With divisions over Brexit damaging Britain’s social fabric, David Craik reports on how companies like Lush, SSE and Richer Sounds are trying to pair commercial growth with social progress

Warren Kozera’s journey to inclusive growth began, perhaps appropriately, at a church service.

“It was a Sunday morning about two years ago, and I was listening to a talk from a member of the Bolton Family,” explains Kozera, director at Barkers Commercial Consultancy. “He explained that the Family was a group of around 40 local businesses and charities that are collaboratively dedicated to creating social value for the people in the town. I gave my wife a nudge and said I could help.”

Not long after, Barkers became the latest member of the Family, whose work is closely aligned with Bolton council’s 2030 Vision to create “stronger, cohesive, inclusive, confident communities”. It meets once a month to review its activities and judge how it can coordinate support behind the council’s objectives and help each other with initiatives.

We aim to create clear, considered advice that can help a young person get a job, or encourage an executive to change their corporate structure

One example is Working Wardrobe, which was set up by housing group and Family member Bolton at Home. Its fellow members have helped provide unemployed people with mentoring, work clothes and free dry cleaning. Since June 2018, Working Wardrobe has supported 104 people, getting 52 of them back into work.

“We give pro-bono advice to charities and community-focused groups like theatres, but we’ve also created our own grounds maintenance social enterprise called Lifescape, where we get excluded groups in the region back into work,” Kozera explains. “That could be a NEET [not in education, employment or training], an ex-offender, a homeless person or someone out of the forces [who is] struggling to get a mainstream role. We have employed seven ex-offenders to date on full-time contracts.”

Another firm focusing on employment opportunities for under-represented parts of society is VHR Global Recruitment. It has partnered with Youth Employment UK, which helps teenagers create good CVs and coaches them through job interviews.

Bolton Family creates social value ventures such as Working Wardrobe. (Credit: Working Wardrobe/Twitter)

VHR is also a founding partner of the Fair Labour Alliance, supported by the Department for International Development and Humanity United, which aims to ensure that employees are protected from mistreatment and enjoy working relationships built on communication and respect.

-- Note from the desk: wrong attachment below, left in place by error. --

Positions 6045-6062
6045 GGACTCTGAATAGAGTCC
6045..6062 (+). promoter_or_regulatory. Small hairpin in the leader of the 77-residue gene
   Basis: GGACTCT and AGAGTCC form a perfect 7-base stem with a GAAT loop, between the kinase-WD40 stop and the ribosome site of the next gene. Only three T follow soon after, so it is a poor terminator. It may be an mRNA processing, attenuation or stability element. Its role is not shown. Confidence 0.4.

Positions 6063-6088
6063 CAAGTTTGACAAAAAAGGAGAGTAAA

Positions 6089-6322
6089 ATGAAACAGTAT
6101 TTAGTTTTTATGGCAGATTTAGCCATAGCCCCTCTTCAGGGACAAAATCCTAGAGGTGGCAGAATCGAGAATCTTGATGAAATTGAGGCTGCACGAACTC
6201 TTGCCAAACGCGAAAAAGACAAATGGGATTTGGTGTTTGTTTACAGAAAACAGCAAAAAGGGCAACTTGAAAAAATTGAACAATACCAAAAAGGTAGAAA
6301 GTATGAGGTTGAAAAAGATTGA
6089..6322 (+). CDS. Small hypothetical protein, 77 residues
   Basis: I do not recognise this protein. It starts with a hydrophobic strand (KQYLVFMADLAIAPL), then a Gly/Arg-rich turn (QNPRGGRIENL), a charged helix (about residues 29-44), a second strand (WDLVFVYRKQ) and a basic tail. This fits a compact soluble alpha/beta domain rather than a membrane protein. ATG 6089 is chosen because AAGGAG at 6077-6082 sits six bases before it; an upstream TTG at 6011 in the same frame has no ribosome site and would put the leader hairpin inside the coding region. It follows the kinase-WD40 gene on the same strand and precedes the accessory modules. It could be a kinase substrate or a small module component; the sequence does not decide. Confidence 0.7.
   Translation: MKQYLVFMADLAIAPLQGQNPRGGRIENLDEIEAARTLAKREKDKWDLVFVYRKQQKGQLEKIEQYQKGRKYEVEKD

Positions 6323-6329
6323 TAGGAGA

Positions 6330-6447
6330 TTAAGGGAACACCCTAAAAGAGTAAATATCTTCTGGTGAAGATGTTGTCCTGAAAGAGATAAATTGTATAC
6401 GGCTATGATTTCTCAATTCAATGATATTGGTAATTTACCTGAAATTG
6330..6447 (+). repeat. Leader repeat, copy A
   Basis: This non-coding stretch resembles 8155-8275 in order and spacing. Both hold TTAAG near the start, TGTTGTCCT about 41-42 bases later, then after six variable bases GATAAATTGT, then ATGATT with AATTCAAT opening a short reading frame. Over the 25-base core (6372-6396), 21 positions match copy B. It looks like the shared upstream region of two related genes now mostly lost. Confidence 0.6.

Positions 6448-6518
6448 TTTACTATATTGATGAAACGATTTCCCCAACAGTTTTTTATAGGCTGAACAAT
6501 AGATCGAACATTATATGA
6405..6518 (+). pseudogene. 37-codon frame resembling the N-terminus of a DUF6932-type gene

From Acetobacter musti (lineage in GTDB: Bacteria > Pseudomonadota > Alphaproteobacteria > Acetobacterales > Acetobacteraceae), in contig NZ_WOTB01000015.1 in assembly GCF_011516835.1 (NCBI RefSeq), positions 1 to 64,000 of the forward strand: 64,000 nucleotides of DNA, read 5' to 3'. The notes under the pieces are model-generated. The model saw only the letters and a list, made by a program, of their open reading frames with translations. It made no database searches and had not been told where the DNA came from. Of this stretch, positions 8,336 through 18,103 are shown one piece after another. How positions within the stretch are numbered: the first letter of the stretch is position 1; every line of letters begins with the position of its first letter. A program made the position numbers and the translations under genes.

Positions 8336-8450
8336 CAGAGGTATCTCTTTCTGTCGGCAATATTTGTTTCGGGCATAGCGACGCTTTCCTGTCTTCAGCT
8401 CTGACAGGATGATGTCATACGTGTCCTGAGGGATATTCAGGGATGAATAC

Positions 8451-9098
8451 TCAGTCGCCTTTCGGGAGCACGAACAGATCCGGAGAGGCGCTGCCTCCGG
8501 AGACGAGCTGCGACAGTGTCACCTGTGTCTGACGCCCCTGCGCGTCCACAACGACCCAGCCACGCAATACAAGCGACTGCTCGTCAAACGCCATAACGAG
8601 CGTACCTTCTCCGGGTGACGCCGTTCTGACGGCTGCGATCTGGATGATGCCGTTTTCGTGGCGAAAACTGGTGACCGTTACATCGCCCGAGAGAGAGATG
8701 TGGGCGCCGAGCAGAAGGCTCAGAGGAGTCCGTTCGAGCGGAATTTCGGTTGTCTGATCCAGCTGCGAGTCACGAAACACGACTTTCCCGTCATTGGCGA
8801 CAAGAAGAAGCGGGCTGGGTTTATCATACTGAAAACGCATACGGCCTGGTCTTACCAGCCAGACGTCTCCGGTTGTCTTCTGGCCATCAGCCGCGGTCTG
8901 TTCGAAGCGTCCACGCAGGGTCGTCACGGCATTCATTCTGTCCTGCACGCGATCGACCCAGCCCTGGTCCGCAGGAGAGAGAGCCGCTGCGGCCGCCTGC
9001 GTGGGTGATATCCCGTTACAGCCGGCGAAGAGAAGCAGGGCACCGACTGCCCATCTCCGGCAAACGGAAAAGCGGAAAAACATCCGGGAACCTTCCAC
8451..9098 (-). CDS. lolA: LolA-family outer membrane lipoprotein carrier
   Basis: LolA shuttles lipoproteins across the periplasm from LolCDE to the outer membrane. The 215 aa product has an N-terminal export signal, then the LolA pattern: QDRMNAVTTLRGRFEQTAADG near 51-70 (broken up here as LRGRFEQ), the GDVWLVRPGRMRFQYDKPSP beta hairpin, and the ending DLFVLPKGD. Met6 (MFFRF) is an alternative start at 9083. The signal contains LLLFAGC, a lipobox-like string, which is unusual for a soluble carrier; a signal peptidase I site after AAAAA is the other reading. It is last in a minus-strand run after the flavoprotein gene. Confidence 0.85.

VHR’s chief executive Danny Brooks says: “For both groups, their target audiences often lack access to helpful information, so we aim to create clear, considered advice that can help a young person get a job, or encourage an executive to change their corporate structure.”

It is vital that businesses recognise their role in society, he adds: “We are living through a time of heightened tension across virtually all elements of society. If a business can play even a small role in bringing people together it should,” he says. “Nothing happens in a vacuum.”

These companies form part of a notable shift in the UK to a more inclusive economy as a reaction to Brexit and other societal pressures

Large corporates have also been making inclusive strides.

Energy group SSE has invested in renewable energy projects outside of London to create jobs in areas that need them most. Food chain Greggs helps young people, ex-military and the long-term unemployed back into work. It also runs training schemes in prisons and work experience roles.

Retailer Lush is one of over 5,000 UK businesses that voluntarily pays employees a real living wage, which differs from the statutory national living wage in that it is based on what people need in order to live. Also thinking of his employees was Julian Richer, founder of Richer Sounds, who announced in May that he was putting 60% of his shares into an employee-owned trust. This meant his 50 staff shared a bonus pot of £3.5m.